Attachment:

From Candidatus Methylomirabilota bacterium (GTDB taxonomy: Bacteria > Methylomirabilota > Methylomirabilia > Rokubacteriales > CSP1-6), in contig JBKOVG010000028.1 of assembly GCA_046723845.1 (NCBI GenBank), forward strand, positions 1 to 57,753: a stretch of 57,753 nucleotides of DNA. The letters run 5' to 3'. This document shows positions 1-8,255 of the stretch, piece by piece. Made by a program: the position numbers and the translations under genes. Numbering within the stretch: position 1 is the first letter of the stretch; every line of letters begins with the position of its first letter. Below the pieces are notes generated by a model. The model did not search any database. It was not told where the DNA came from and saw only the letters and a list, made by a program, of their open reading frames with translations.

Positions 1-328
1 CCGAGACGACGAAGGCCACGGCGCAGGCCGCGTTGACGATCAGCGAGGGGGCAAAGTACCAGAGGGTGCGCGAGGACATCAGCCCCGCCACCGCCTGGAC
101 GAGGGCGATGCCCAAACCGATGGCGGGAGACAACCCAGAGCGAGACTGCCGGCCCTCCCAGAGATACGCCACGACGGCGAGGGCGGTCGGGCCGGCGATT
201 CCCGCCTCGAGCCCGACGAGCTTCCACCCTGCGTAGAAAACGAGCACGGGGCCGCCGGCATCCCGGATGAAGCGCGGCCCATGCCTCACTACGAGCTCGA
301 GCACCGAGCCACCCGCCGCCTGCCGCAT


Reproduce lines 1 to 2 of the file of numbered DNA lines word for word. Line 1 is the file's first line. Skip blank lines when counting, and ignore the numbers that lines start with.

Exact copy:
From Candidatus Methylomirabilota bacterium (GTDB taxonomy: Bacteria > Methylomirabilota > Methylomirabilia > Rokubacteriales > CSP1-6), in contig JBKOVG010000028.1 of assembly GCA_046723845.1 (NCBI GenBank), forward strand, positions 1 to 57,753: a stretch of 57,753 nucleotides of DNA. The letters run 5' to 3'. This document shows positions 1-8,255 of the stretch, piece by piece. Made by a program: the position numbers and the translations under genes. Numbering within the stretch: position 1 is the first letter of the stretch; every line of letters begins with the position of its first letter. Below the pieces are notes generated by a model. The model did not search any database. It was not told where the DNA came from and saw only the letters and a list, made by a program, of their open reading frames with translations.

Positions 1-328